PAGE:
When it comes to tiny dwellings, we’ve seen everything from luxury homes to floating abodes, but when it comes to truly minimal living, the Elsewhere Cabin is the epitome of simple, functional design. Designed by Seattle-based architect Sean O’Neill, the Elsewhere Cabin is a 160-square-foot tiny cabin that is completely off-grid, and features a 10 inch folding wooden wall that allows the living space to expand out into an open-air porch.
O’Neil designed the cabin at the request of Austin-based vacation rental company, Elsewhere. The company was looking to expand their property offerings with minimalist cabins for guests that were looking for a serene place to disconnect from urban life. As per Elsewhere’s request, the cabin can operate completely off-grid. Solar panels generate enough power for lighting, hot water and wifi.
Using the company’s location as inspiration, O’Neil’s inspiration behind the cabin design was to recreate the feeling of sitting on a Texas porch. Long used to cool down during the searing hot days of summer or finding protection from the rain, porches are magnets for entertaining guests, dining al fresco or simply sitting and soaking up the beautiful views. To bring this inspiration to fruition, the architect created a 10 inch wall that folds out from the main structure to create a large open-air porch.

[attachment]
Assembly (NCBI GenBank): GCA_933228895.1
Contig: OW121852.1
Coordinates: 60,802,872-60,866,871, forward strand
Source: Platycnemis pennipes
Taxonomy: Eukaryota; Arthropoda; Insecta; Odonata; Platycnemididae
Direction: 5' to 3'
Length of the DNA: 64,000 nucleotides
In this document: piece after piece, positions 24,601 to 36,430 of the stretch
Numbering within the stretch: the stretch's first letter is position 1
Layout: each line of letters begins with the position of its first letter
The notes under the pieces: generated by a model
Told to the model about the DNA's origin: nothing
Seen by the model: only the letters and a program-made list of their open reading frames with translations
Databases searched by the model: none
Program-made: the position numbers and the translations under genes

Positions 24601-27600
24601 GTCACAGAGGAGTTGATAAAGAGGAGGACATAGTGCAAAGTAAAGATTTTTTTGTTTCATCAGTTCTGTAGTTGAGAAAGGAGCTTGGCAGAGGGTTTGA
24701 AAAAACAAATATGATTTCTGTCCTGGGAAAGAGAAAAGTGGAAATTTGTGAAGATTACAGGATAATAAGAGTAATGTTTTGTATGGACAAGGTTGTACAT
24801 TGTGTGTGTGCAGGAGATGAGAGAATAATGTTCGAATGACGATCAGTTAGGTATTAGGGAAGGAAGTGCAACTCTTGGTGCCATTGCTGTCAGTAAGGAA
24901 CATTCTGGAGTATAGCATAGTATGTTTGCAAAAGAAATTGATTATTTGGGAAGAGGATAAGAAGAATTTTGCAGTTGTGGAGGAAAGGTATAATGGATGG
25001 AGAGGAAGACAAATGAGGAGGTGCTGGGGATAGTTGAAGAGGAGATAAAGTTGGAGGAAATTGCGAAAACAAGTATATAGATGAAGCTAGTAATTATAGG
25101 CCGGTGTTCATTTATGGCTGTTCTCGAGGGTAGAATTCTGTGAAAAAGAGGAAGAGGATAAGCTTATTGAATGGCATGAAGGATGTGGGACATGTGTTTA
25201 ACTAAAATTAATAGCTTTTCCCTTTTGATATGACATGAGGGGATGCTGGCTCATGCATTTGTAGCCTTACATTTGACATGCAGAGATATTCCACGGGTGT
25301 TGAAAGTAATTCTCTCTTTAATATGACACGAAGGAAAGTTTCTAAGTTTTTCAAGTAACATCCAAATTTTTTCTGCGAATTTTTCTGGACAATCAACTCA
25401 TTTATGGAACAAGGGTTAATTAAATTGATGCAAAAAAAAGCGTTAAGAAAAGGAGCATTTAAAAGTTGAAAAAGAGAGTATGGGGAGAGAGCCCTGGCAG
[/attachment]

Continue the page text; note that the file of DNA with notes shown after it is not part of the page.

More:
The rest of the tiny cabin is a minimalist design. Clad in charred cedar siding, the jet black exterior blends into any natural habitat. On the inside, natural Chilean pine plywood line the walls, ceiling and flooring. Behind the folding wall is the main living space, comprised of custom-made furniture that was designed to be space efficient and multi-functional. For example, in the living room, one singular surface transitions easily from a desk to a sofa to a kitchen counter.
The home has all of the basic amenities including a small kitchen that is equipped with all of the basics, a sink, countertop, stove top burners, etc. There is a bathroom, complete with a waterless toilet, as well as a shower and sink that draw water from an on-board water tank. The sleeping loft is located on the upper level, made possible by the pitched roof.
Photography by Sean O’Neill